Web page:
A former manager of mine once told me I was “wise”. Okay, the exact quote is “…—wise beyond your years”—he was recovering from a blunder; he had just asked me how old I was, and this was definitely a big “no no” in the corporate world. He was this kind of guy, very prone to faux pas.
I accepted the compliment gracefully but I didn’t think I deserved it. I have never considered myself particularly wise. I’m good at learning, mostly through trial and error, I’m fairly prosaic and I can keep calm in difficult situations. But wise? Uh uh. Hell, I can’t even follow a recipe or the step-by-step “life made easy” solutions in Lifehackers’ articles, and I invariably find inspiring quotes the world feel the need to share unbelievably corny.
Yet, recently, I had a momentary moment of wisdom.
I decided to let it go of control.
I’m not sure what drives me—other than Lindt chocolate and coffee—but it’s certainly not the need to dominate and control. I think I’m a “Type B” personality, and I have zero interest in telling people what to do and how to do it. I ran away from the corporate world because I love the core of my job but I can’t fake enough enthusiasm for complex office politics, and even if you dangle a brownie in front of me, I’m unlikely to feel the need to compete.
Yet, for the past few years, I’ve been trying—mostly unsuccessfully—to control every single aspect of my life and Mark’s. I guess it was a gut reaction to a fairly big life milestone, motherhood, and to the subsequent a jump into the unknown. Babies are complicated little creatures and they come without an instruction manual.
So I had to devise my own rules to feel more in control of my life—our life. After all, I had to manage a team of one cranky and demanding infant and lead it to success under the watchful eye of the world, because when you become a parent, everyone apparently has the right to comment on your efforts. “Mothers know best”, right? Nope. Well, I didn’t. But I had to figure things out fast because I didn’t have the choice.
I spent two years putting Mark to sleep (“he needs a nap!”) and then waking him up (“OMG, he slept too much!”), monitoring his food intake, discussing diapers and their content, analyzing his behaviour, needs, wants and build the foundation of a good education, whatever that is.
Sounds like a wise plan? Well, Mark turned out okay but I strongly suspect most kids turn okay, no matter how much effort you put into cutting the banana into small nutritious pieces and cleaning between tiny toes.
However, I was not okay. Keeping everything under control at all time is exhausting. So was keeping pace with my own unrealistic expectations and “I can do everything myself” attitude.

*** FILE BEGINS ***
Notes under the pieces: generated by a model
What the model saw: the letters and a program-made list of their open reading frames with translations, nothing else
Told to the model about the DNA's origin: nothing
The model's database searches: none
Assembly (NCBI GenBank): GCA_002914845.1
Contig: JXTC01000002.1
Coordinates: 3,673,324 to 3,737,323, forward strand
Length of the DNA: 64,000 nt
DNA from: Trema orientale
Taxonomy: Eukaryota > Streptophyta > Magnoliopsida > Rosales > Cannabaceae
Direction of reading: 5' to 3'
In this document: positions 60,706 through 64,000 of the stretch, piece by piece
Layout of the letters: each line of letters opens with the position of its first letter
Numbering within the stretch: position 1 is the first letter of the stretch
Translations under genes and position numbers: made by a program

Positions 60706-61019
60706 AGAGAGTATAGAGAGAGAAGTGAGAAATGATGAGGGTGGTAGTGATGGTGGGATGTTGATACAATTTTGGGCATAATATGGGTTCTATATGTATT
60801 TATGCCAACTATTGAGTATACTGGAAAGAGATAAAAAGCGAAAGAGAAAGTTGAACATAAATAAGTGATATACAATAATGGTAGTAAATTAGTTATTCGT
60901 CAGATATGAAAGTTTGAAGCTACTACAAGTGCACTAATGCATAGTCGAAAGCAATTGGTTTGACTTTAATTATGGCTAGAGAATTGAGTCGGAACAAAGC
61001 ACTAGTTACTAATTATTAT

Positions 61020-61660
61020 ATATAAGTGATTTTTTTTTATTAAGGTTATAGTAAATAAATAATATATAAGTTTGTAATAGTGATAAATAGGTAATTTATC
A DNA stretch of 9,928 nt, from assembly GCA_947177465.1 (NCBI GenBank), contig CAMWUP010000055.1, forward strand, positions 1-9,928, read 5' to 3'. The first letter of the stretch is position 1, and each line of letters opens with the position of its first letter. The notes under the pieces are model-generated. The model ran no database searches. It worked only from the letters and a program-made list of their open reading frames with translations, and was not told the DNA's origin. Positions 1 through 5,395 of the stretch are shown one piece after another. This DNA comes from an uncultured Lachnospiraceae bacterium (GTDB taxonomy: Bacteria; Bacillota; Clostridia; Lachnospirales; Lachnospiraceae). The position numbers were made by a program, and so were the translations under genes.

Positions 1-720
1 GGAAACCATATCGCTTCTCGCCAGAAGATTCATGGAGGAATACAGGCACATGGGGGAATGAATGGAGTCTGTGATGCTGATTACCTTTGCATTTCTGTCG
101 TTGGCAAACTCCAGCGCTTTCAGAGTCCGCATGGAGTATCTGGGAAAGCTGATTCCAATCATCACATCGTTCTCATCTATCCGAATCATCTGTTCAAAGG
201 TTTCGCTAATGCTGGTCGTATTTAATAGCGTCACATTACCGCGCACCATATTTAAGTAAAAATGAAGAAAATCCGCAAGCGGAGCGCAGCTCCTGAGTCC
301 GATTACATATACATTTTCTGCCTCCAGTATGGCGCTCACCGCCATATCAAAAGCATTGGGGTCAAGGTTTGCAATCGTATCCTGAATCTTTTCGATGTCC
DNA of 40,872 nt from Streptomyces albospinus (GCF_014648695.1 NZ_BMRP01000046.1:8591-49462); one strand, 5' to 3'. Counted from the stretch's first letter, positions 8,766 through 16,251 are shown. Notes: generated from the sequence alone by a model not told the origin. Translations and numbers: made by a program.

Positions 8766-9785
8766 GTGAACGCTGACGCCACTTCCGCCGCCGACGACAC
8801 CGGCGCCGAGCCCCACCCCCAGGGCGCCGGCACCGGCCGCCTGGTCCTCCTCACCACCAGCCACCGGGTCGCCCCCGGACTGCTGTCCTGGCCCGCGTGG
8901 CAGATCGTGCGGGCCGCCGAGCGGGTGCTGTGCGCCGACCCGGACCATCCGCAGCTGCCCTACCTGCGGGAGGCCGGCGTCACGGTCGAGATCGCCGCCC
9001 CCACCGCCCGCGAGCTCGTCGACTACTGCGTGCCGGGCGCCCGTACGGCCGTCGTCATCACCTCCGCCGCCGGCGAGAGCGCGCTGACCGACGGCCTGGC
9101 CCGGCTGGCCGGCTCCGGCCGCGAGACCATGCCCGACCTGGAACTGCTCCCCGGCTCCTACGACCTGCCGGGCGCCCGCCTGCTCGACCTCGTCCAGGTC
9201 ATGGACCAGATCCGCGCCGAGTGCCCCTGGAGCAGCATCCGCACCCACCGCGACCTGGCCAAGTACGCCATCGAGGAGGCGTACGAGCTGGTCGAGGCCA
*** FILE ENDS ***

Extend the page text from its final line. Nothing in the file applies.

It was time to break the pattern.
I decided to let it go.
No no, don’t worry, Mark is still living at home and I’m still spreading peanut butter on his bread.
The psychological pattern.
First, this meant accepting that I needed to delegate and that in this case, things weren’t going to be done my way. For instance, I disagree with 90% of what my in-laws believe in, yet, after months and months of fighting and holding my breath (and my snarky comments) every time they were around Mark, I decided the stress just wasn’t worth the fight. Go ahead, do it your way. I think you’re wrong but hey, Mark spends most of the time with us so the occasional nonsense isn’t going to harm him. And who knows, maybe doing things differently is good for him too.
I also had to accept that life isn’t predictable and there is nothing I can do to prevent the occasional bumps on the road. Not every single tantrum, word, obsession, craving or gesture means something, there is no point in over-analyzing. Some days, Mark will be hung up on something only to forget it the next one. Some days he eats a lot, some days he doesn’t. Some days he is happy, some days he isn’t. The best way to deal with that is to shrug and say “oh well”. There is nothing to fix because nothing is broken—this is just, you know, life.
Then, of course, I also had to acknowledge that as Mark is growing up, he is becoming his own little person. Sometime, I can see myself in him. It’s actually pretty scary: I look at him and I know exactly what’s going on in his twisted mind, because I had the exact twisted mind and the same reactions. However, sometime, Mark is a complete mystery to me. I have no idea what he is scared of “hands” (that’s what he claims anyway), why he loves making messes, why he can’t just sit down for a bit and why garbage trucks are so fascinating.
The current plan? Trying to ride the wave instead of ducking under, and going back to port when the sea gets rough.
Let’s rock’n’roll, baby!